“Marida” begins, a track based on the character Marida Cruz that bursts wide open and delivers a frantic pace that keeps up the entire track. “You watched your sisters get annihilated, somehow you survived unspeakable things, how could you forgive? Now let violence ring,” Pierrot howls, the leads glimmering, and a spacious jolt swallowing everything whole. “Esper” delivers drumming crashing and slashing death giving a disorienting beating. The guitar work takes on a burst of atmosphere, the low end crushes, and everything speeds up before chugging out. “Extreme Reaction” explodes with zany guitars and an explosive thrust into the stars, the howls rampaging along the way. “Adopting this identity, I am what has saved me, if I can ever be redeemed, I must transcend humanity,” Pierrot belts, the chorus spiraling, ending with the declaration, “I am become Gundam!” The playing continues to open and reverberate, hammering out the final declarations. “Test Subject” is harsh and sludgy as it starts, and there’s even a Korn/Sepultura filthiness that feels oddly satisfying. Pierrot is joined on vocals by Leda Paige (of SISSY XO and The Hallowed Catharsis among others), and her howls over the chorus carve into your mind and let you bleed out from psychosis.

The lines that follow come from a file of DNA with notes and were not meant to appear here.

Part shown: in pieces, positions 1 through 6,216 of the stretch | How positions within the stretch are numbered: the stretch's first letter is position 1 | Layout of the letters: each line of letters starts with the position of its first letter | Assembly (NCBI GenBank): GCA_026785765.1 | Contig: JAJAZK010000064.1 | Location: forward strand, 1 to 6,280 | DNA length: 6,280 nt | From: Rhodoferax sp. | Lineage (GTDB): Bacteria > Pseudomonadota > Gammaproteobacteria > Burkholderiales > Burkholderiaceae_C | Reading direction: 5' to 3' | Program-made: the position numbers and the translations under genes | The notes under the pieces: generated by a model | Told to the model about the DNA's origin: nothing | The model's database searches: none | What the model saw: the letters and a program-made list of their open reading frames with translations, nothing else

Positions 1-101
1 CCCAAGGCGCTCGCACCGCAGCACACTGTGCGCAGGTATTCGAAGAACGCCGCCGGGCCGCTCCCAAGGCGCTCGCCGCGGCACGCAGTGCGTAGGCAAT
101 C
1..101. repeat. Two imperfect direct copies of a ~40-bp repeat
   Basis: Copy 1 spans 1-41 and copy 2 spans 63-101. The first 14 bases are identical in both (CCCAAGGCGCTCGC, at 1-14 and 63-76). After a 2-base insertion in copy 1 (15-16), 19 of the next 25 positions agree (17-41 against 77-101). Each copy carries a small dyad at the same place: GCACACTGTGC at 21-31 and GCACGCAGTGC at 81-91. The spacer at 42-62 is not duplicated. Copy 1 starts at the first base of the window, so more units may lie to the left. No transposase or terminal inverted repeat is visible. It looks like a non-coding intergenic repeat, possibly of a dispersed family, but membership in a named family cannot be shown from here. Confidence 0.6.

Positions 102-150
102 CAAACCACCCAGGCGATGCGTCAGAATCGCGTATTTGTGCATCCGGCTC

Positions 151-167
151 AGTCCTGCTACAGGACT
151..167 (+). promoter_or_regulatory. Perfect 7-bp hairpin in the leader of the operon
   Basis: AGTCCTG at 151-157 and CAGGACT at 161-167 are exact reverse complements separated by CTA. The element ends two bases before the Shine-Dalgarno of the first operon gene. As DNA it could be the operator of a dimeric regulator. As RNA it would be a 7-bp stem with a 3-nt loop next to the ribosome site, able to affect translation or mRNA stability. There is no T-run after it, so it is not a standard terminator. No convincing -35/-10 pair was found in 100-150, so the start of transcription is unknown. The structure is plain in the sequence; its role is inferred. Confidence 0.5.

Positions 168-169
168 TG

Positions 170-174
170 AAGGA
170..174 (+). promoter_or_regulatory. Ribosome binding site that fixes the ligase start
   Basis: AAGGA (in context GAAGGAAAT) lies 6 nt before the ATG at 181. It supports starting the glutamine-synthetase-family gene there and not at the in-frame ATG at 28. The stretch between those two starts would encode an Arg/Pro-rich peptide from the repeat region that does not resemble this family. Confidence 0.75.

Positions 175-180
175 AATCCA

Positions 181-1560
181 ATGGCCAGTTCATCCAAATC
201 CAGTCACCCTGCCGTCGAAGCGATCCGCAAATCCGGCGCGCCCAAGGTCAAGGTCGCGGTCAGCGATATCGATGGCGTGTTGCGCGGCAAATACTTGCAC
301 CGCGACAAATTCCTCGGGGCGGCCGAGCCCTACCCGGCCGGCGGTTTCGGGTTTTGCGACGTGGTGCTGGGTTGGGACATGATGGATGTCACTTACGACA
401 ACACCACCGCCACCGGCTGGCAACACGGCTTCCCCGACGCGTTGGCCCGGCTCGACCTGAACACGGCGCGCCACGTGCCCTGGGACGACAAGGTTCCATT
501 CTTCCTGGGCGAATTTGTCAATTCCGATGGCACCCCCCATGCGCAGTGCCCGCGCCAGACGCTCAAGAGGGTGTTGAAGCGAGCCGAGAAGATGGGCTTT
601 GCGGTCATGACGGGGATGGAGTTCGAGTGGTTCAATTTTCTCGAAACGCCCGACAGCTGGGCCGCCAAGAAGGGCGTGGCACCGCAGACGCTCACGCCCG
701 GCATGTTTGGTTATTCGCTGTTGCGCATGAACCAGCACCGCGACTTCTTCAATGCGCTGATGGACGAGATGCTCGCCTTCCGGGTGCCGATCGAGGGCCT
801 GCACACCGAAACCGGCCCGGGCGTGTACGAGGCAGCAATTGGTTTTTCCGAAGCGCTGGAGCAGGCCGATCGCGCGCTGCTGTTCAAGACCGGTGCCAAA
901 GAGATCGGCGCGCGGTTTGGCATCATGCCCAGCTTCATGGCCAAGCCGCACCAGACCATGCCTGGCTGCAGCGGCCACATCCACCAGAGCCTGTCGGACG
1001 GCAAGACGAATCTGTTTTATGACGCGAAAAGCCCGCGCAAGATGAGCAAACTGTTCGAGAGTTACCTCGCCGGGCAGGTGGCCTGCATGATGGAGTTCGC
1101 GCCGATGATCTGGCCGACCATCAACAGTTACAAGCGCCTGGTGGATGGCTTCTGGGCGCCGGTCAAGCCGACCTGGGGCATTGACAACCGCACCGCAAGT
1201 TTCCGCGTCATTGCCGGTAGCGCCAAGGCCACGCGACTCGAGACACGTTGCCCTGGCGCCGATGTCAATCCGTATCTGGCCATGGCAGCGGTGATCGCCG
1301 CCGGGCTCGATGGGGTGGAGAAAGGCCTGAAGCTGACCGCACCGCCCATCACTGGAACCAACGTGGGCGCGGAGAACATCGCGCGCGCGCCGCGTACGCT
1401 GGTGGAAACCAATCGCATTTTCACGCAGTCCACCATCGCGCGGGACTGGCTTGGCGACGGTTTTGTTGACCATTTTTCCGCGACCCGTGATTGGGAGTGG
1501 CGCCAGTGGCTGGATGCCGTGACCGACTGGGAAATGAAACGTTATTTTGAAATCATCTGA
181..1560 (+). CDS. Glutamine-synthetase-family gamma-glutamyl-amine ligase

“Lethal Ballet” starts with clean guitars haunting before the energy begins to jolt, and thrashy goodness blasts through, sending cinders flying. There’s a lot of color and variety in the playing, making an already interesting record a little more vibrant, and as Pierrot wails, “To survive another day, time expands as I dance between the beams, I shoot to kill,” the danger is amplified and blisters out. “Rebuilt for Your Whims” features Ross Sewage (Exhumed, Ghoul, Ludicra, etc.) and enters amid a humid atmosphere, the dueling vocals mixing toxicity nicely. The thrashing bruises ribs as the mud thickens, and the spiraling punishment bleeds away. “Beast of Possibility” brings sweltering leads that tease and threaten, and then things get sooty, burying your face into ashes. “What happens when the key opens so much more? When you’ve been given the Beast of Possibility?” Pierrot drives, barreling toward challenging terror and eventually a brief respite of calm. The soloing picks up speed, the viciousness drives the knife, and everything comes to an ultraviolent end. Closer “Beyond Gravity, Outside Time” is an imaginative, even breezy instrumental that takes on some jazzy dashes and swelling melodies, switching back to mauling waves that crash over and wash you away.